Monday, May 28, 2018
Here's a challenging but potentially important topic for many families on this holiday weekend.
Becky has a post last week about the importance of doctors asking older patients about guns as a safety risk. I've posted in the past, here and here, about related issues, including laws affecting registration of gun ownership when intervivos or testamentary trusts are used as the legal vehicle to pass down weapons to succeeding generations.
The New York Times continues the conversation with In Elderly Hands, Firearms Can Be Even Deadlier. From Paula Span's article:
While older adults make many fewer suicide attempts than younger cohorts, they die more often, in part because they use such lethal methods. Yet health care providers who ask older patients about driving and wandering may not ask about guns.
“Safety planning for adults with dementia is something every clinician thinks about, but I don’t think firearms are often on the radar,” said Dr. Donovan Maust, a psychiatrist at the University of Michigan Medical School and co-author of a recent article on guns and dementia in the Annals of Internal Medicine.
They should be. At various stages of dementia, people may grow unable to distinguish loved ones from intruders. Their decision-making ability deteriorates. They can become paranoid, depressed, impulsive, agitated or aggressive.
Dr. Maust's co-authored commentary, linked above, is worthy of closer reading. Perhaps in an attempt to allay the fears of gun owners that dementia is not an automatic disqualifier for gun ownership, the piece suggests that doctors consider the stage of any neurocognitive impairment as part of a multi-party discussion about access:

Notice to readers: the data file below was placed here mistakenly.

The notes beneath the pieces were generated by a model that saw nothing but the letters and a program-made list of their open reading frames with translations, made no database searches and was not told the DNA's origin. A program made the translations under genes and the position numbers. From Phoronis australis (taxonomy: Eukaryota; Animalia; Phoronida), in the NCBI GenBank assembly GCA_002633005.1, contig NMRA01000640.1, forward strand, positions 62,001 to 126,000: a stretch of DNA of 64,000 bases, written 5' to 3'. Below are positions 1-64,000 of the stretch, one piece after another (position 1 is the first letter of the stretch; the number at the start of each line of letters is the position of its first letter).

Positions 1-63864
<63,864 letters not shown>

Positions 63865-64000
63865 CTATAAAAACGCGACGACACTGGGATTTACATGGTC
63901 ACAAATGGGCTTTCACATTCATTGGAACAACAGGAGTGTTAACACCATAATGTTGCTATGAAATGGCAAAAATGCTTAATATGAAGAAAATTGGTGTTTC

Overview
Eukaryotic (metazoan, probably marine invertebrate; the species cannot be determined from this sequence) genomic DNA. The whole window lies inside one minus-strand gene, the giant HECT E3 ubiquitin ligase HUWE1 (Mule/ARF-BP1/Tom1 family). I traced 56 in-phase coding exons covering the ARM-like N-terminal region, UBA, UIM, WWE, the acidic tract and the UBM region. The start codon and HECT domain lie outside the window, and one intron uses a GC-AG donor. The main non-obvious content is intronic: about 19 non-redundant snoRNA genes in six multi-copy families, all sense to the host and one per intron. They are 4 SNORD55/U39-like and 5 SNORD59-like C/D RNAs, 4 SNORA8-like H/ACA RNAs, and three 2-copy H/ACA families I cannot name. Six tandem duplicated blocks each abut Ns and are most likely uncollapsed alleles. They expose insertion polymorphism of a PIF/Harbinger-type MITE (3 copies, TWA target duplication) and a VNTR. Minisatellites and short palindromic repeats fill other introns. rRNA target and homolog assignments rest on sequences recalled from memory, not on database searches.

A diagnosis of cognitive impairment or dementia does not in itself mean that a person should not have access to firearms—the level of cognitive impairment is probably most important. In a recent review, Patel and colleagues proposed using the clinical dementia rating scale to estimate the stage of dementia and the person's ability to safely complete complex tasks, including firearm handling.
For patients with minimal cognitive impairment, approaches could be similar to those related to driving, including acknowledging the emotions involved and allowing the PWD [person with dementia] to maintain agency in the decision for as long as it is safe. As with an “advance driving directive”, PWDs, their family members, and their health care providers may proactively discuss firearm access and consider setting a “firearm retirement date”. This patient-centered approach may allow an older adult to maintain decisional control and identify trusted family members or providers as future surrogate decision makers. To our knowledge, no one has tested the acceptability or efficacy of this approach.